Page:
Carpenter Technology Corporation Upgraded: What You Need to Know

Every day, Wall Street analysts upgrade some stocks, downgrade others, and "initiate coverage" on a few more. But do these analysts even know what they're talking about? Today, we're taking one high-profile Wall Street pick and putting it under the microscope...

Carpenter Technology Corporation (NYSE: CRS) is not a well-known company. With more than $8 million in losses recorded over the past 12 months, it's not even a profitable company -- but according to one analyst, Carpenter Technology Corporation is a stock you should seriously consider buying.

Here are three things you need to know about it.

Profitless and down 13% in March, Carpenter shares may not look like much now -- but one analyst sees potential for Carpenter to build big profits. Image source: Getty Images.

1. What is Carpenter Technology Corporation?

Let's begin with the basics. Despite the name, Carpenter Technology Corporation is not a tech stock. Instead, it's a metals manufacturer. Carpenter Technology makes high-strength and high-temperature metal alloys (including nickel) and titanium wire used in the construction of aircraft, and also used on oil rigs. 50% of Carpenter's revenue comes from sales to the booming aerospace industry, where customers include airplane parts-supplier and Berkshire Hathawaysubsidiary Precision Castparts, and where backlogs have mounted massively in recent years. Much of the rest of the business comes from energy firms such as Brazilian oil giantPetrobras.

Last year, Carpenter's sales into these industries amounted to $1.8 billion, down about 18.5% from 2015 levels, which helped to push Carpenter's profits into the red. On the plus side, Carpenter had a profitable fiscal second quarter, with CEO Tony Thene calling out "solid demand from ... new engine platforms" in Aerospace as one factor driving profits. Meanwhile, the company's energy business was "continuing to show signs of recovery" as oil prices rebounded off of recent lows. Combined, these trends permitted Carpenter to exceed Wall Street estimates.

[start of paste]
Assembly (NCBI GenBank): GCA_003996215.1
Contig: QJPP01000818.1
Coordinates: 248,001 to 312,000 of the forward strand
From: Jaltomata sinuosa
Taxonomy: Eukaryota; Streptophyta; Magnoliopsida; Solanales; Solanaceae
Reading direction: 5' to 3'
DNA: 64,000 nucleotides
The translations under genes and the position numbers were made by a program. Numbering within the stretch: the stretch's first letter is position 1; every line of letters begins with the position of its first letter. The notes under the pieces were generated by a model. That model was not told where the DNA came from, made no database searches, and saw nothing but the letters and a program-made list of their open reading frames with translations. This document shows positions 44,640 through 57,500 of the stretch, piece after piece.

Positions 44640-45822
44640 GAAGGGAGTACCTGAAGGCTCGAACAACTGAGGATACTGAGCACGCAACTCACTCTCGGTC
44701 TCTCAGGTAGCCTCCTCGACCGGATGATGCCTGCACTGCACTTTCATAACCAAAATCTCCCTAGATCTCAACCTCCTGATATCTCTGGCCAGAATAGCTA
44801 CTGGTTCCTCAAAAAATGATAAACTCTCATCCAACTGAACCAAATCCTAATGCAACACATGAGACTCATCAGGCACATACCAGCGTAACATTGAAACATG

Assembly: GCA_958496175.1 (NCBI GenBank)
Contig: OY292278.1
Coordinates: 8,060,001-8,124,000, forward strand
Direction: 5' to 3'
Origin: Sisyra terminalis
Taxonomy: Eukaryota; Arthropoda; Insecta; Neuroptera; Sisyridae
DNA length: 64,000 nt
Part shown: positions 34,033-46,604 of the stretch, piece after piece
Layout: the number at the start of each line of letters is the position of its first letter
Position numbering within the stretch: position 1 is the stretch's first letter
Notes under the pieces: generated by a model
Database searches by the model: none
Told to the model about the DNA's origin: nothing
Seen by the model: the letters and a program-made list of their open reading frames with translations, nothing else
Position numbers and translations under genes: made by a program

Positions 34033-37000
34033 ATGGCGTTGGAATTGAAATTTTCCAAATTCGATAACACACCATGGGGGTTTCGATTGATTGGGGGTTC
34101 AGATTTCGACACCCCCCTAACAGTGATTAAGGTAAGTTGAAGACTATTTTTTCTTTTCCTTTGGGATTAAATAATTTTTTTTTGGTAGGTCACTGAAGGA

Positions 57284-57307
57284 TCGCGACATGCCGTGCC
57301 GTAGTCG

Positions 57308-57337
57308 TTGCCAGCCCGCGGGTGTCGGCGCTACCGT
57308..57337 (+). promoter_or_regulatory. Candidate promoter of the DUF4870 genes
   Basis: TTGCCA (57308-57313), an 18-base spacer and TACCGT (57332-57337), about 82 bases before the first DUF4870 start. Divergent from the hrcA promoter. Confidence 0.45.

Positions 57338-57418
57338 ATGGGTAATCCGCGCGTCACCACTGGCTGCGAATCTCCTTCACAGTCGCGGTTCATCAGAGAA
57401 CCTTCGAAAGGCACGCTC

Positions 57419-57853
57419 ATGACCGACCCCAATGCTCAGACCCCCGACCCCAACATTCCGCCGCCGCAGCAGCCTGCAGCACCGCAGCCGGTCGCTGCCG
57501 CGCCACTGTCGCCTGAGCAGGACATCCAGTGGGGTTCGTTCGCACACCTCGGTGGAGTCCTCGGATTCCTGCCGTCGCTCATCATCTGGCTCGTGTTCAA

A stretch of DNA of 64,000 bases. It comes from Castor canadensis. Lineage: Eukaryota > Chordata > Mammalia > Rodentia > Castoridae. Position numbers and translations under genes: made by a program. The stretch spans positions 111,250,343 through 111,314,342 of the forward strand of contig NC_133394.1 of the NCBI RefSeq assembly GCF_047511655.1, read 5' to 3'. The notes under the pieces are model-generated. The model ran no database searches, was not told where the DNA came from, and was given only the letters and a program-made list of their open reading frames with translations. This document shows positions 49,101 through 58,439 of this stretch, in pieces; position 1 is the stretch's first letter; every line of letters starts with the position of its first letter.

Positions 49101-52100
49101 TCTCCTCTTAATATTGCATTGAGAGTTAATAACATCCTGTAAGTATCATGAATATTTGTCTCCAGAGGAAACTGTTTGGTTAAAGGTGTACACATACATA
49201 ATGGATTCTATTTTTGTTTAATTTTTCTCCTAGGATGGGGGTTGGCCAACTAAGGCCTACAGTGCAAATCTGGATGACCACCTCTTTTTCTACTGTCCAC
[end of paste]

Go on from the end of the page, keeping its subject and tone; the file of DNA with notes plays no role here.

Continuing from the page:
2. Investors prefer profits

Regardless, investors prefer their stocks to earn money, not lose it. And with Carpenter's financials continuing to show a trailing-12-month loss, that may be depressing the stock's price. As analyst Seaport Global Securities points out in a write-up on this morning, Carpenter's shares have been flagging along with its profits -- down 13% since the beginning of March. But Seaport thinks this is a mistake.

According to the analyst, Carpenter's shares are suffering alongside a "broader retreat of commodity assets." But the aerospace side of Carpenter's business is not really a commodity. Precision Castparts, for example, has only seven direct competitorsall around the globe. And with Carpenter's aerospace sales up 15% sequentially, and plenty of more work to be done as the industry works through its airplane order backlog, Seaport sees good things ahead for Carpenter.

3. More than just aerospace

And that's not all. While Carpenter's aerospace business is booming already, Seaport also sees potential on the energy side of the equation. Energy markets, says the analyst, are "in a period of transition with US land rig count activity increasing."

To date, Carpenter's big problem is that after investing $518 million in its new Athens facility to serve this market, that factory (located in Tanner, Alabama) is currently running at only 50% of capacity -- due to the decline in oil extraction. As oil markets recover, however, Seaport believes we will see Carpenter's "major strategic investment in Athens ... finally become a meaningful contributor over the next 12 months."

What it means to investors

And "meaningful" could be an understatement. With high fixed costs tied up in the Athens facility, low utilization is a profit-margin killer. By the same token, though, as utilization improves, more and more revenue will drop directly down to Carpenter's bottom line, improving the company's profitability significantly.

How significantly? Analysts who follow the company make the amazing projection that profit growth at Carpenter could more than double every year for the next five years. From just $0.23 per share earned in fiscal 2016, Carpenter's profits could zoom as high as $2.74 per share by 2019 -- a 12-fold increase in just three years.

If that's how things play out, Carpenter stock that sells for less than $39 per share today could be valued at as little as 14 times earnings three years out -- not a bad price to pay for 100%-plus annual growth. Meanwhile, even based on current numbers, Carpenter's market capitalization of $1.7 billion doesn't seem terribly expensive in light of the company's $69 million in trailing free cash flow. That works out to a price-to-free-cash-flow ratio of only about 25.

Long story short: Seaport Global is right. If Carpenter's profits grow anywhere near the rate that the analyst is projecting, Carpenter stock could be a real bargain right now.

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Rich Smith has no position in any stocks mentioned. The Motley Fool owns shares of and recommends Berkshire Hathaway (B shares). The Motley Fool has a disclosure policy.